Places Discussed

(Critical Guide to Settings and Places in Literature)

Yoknapatawpha County

Yoknapatawpha County (YOK-nuh-puh-TAW-fuh). Beginning with his third novel, William Faulkner set a great deal of his fiction in the imaginary Yoknapatawpha County. Faulkner drew this county for a map included in his novel Absalom, Absalom! (1936). He included details about plot events and where they occurred. The county is named after a river in Mississippi and the Native American word Yoknapatawpha. The details make it clear that it corresponds to Lafayette County, Mississippi, where Faulkner lived in the town of Oxford, called Jefferson in his fiction. Throughout Faulkner’s fiction, he creates a detailed history of the land, its inhabitants, its changes, and its significance. By taking his home, what he called his own “little postage stamp of native soil,” and transforming it into the powerful mythical county of his fiction, Faulkner created an enduring literary landscape.


Jefferson. Typical southern town of the period, Jefferson plays a central role in the story. The siblings play on their land and the surrounding area, from Benjy’s pasture to neighboring yards, the riverbank, and the creek, where a number of important events take place. The powerful last scene of the novel takes place in the town square, complete with Confederate statue, where Luster upsets Benjy by going the wrong way on a one-way street. The town is also where Jason rushes in and out of the store...

(The entire section is 553 words.)

Historical Context

(Novels for Students)

The Impact of the Civil War on the South
The loss of the Civil War in the nineteenth century had a profound impact on the psyche...

(The entire section is 817 words.)

Chronology of Major Events

(Novels for Students)

circa 1889—The birth of Quentin Compson.

circa 1891—The birth of Candace (Caddy) Compson.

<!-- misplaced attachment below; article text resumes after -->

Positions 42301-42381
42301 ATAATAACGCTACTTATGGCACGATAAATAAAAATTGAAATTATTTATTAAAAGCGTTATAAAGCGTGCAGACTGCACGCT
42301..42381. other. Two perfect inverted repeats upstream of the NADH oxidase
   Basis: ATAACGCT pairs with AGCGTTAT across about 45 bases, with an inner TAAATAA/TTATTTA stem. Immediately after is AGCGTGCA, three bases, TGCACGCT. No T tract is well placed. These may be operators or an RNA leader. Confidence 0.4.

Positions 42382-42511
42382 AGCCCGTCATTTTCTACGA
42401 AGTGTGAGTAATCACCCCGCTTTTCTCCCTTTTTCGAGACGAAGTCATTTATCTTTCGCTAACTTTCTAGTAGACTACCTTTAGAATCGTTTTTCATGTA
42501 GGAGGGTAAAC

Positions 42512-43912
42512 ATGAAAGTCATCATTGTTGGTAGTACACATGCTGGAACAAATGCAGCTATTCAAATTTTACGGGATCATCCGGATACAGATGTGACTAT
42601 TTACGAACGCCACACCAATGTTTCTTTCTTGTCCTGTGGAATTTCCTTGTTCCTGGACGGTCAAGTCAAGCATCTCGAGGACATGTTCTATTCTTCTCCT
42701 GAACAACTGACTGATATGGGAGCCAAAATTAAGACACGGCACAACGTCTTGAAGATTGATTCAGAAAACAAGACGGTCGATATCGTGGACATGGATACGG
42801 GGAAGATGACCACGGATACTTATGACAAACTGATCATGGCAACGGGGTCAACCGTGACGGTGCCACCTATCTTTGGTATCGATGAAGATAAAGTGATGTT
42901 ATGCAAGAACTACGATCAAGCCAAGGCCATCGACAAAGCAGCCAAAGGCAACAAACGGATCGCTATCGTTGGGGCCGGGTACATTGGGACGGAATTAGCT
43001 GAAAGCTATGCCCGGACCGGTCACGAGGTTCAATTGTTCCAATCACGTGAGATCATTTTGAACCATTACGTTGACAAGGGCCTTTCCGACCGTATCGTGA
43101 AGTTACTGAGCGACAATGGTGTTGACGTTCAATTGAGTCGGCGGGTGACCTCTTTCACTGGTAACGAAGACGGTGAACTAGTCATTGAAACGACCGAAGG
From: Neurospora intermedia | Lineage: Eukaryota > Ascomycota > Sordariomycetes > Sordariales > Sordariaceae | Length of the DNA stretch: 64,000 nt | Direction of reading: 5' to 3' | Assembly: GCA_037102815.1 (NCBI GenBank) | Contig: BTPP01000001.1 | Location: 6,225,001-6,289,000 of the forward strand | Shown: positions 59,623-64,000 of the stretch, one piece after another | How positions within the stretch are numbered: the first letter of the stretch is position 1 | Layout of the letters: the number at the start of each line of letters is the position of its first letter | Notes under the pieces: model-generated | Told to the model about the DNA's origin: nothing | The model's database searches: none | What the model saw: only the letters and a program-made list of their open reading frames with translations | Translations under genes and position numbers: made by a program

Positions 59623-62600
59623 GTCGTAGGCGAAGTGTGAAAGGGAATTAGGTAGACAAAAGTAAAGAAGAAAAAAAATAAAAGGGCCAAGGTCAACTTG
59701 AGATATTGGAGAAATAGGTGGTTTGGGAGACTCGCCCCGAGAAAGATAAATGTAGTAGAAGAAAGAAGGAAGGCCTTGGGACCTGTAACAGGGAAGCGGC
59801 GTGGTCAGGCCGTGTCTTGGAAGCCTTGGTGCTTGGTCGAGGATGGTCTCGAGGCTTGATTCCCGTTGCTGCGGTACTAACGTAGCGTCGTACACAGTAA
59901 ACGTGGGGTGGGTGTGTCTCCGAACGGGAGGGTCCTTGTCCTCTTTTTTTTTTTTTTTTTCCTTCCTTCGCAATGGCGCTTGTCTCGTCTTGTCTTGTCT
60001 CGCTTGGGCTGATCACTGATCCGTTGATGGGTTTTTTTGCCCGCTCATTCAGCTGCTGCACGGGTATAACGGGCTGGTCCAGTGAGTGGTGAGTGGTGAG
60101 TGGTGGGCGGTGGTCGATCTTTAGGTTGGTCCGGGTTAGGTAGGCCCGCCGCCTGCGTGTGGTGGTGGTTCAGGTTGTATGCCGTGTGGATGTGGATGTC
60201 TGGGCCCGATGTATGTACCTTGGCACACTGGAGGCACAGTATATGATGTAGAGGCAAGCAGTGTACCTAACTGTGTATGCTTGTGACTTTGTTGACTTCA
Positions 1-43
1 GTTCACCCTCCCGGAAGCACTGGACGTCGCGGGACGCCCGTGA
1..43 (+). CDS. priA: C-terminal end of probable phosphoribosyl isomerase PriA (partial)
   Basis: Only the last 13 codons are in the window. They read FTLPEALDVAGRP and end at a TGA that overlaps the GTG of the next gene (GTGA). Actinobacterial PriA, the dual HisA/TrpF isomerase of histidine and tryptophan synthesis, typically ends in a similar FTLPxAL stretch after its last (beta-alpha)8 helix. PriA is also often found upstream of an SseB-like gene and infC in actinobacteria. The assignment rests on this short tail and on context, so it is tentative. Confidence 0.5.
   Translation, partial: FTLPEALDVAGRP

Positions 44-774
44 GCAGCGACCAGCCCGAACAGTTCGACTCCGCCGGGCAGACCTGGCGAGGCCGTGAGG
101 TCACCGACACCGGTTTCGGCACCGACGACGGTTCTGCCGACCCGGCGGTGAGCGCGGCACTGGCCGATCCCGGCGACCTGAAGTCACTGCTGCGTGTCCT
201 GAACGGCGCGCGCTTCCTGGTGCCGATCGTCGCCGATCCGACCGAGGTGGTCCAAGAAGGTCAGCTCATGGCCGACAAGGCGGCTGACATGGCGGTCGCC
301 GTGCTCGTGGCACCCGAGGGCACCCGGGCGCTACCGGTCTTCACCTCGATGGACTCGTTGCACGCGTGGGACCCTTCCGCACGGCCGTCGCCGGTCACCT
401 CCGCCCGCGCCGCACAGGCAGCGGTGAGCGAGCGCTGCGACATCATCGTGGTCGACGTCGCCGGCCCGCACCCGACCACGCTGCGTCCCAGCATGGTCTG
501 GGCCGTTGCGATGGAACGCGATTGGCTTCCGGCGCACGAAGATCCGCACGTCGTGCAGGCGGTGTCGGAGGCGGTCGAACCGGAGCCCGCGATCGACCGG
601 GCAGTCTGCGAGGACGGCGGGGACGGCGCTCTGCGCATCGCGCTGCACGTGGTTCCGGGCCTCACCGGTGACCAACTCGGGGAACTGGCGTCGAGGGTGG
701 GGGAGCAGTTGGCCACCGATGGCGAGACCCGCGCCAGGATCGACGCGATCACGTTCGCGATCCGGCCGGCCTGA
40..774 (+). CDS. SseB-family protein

circa 1893—The birth...

(The entire section is 212 words.)

Literary Techniques

(Beacham's Encyclopedia of Popular Fiction)

Writing in his book The Falkners of Mississippi in a chapter called "Cowboys, Indians, and a Flying Machine," Murray Falkner describes...

(The entire section is 776 words.)

Ideas for Group Discussions

(Beacham's Encyclopedia of Popular Fiction)

Faulkner's Compsons have some relation to his own family and some to people he knew in Oxford as he was growing up. Book II "Childhood and...

(The entire section is 438 words.)

Social Concerns

(Beacham's Encyclopedia of Popular Fiction)

Unlike many of William Faulkner's novels, which deal with the politics of class, race, or man's responsibility to the land, The Sound and...

(The entire section is 294 words.)

Compare and Contrast

(Novels for Students)

1929: Black and white relations in the South were stratified along racial lines. Education was officially segregated, with facilities...

(The entire section is 328 words.)

Topics for Further Study

(Novels for Students)

Research mental retardation and discuss the accuracy of Faulkner's portrayal of Benjy. Compare public attitudes toward mental impairment and...

(The entire section is 123 words.)

Literary Precedents

(Beacham's Encyclopedia of Popular Fiction)

The Sound and the Fury resembles nothing in Faulkner's previous work. When Faulkner wrote the novel, he was not sure that he would...

(The entire section is 306 words.)

Related Titles

(Beacham's Encyclopedia of Popular Fiction)

Faulkner's short story, "That Evening Sun," which preceded The Sound and the Fury, features Mr. and Mrs. Compson, and the Compson...

(The entire section is 383 words.)


(Beacham's Encyclopedia of Popular Fiction)

The Sound and the Fury was adapted for television in 1955 and for film in 1959 in two forgettable productions. The television play was...

(The entire section is 62 words.)

Media Adaptations

(Novels for Students)

Jerry Wald produced and Martin Ritt directed a film version of The Sound and the Fury in 1959. Jason was played by Yul Brynner and...

(The entire section is 51 words.)

What Do I Read Next?

(Novels for Students)

A tale of incest in the Sutpen family set in the South, Faulkner's Absalom, Absalom! (1936) features Quentin Compson as a character....

(The entire section is 120 words.)


(Great Characters in Literature)

Bloom, Harold, ed. Caddy Compson. New York: Chelsea House, 1990. Contains ten critical essays focusing on Caddy Compson.

Karl, Frederick R. William Faulkner: American Writer. New York: Weidenfeld & Nicolson, 1989. A 1,000-page biography of Faulkner that also provides insightful critical analyses of his major works. Karl’s discussion of how Faulkner wove together the complex parts of The Sound and the Fury is particularly illuminating.

Matthews, John T. “The Sound and the Fury”: Faulkner and the Lost Cause. Boston: Twayne, 1991. A short but insightful book-length study of the...

(The entire section is 193 words.)

Bibliography and Further Reading

(Novels for Students)

Adams, Richard P. Faulkner: Myth and Motion. Princeton: Princeton University Press, 1968.


(The entire section is 696 words.)